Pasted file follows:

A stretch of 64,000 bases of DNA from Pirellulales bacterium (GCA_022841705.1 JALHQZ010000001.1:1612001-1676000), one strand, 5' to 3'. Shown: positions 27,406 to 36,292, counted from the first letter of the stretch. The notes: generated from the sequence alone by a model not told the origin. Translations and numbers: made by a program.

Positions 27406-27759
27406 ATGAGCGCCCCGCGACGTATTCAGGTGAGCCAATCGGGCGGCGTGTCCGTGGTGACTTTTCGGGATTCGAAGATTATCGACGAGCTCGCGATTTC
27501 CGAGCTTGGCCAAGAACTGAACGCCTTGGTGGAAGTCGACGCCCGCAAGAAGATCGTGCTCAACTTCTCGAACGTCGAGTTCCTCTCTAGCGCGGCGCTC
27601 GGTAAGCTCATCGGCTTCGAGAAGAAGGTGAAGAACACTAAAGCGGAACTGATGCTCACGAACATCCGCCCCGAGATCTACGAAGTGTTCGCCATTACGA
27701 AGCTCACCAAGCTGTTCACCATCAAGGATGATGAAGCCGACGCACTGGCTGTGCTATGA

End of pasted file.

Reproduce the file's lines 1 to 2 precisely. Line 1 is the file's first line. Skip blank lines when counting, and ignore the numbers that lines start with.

A stretch of 64,000 bases of DNA from Pirellulales bacterium (GCA_022841705.1 JALHQZ010000001.1:1612001-1676000), one strand, 5' to 3'. Shown: positions 27,406 to 36,292, counted from the first letter of the stretch. The notes: generated from the sequence alone by a model not told the origin. Translations and numbers: made by a program.

Positions 27406-27759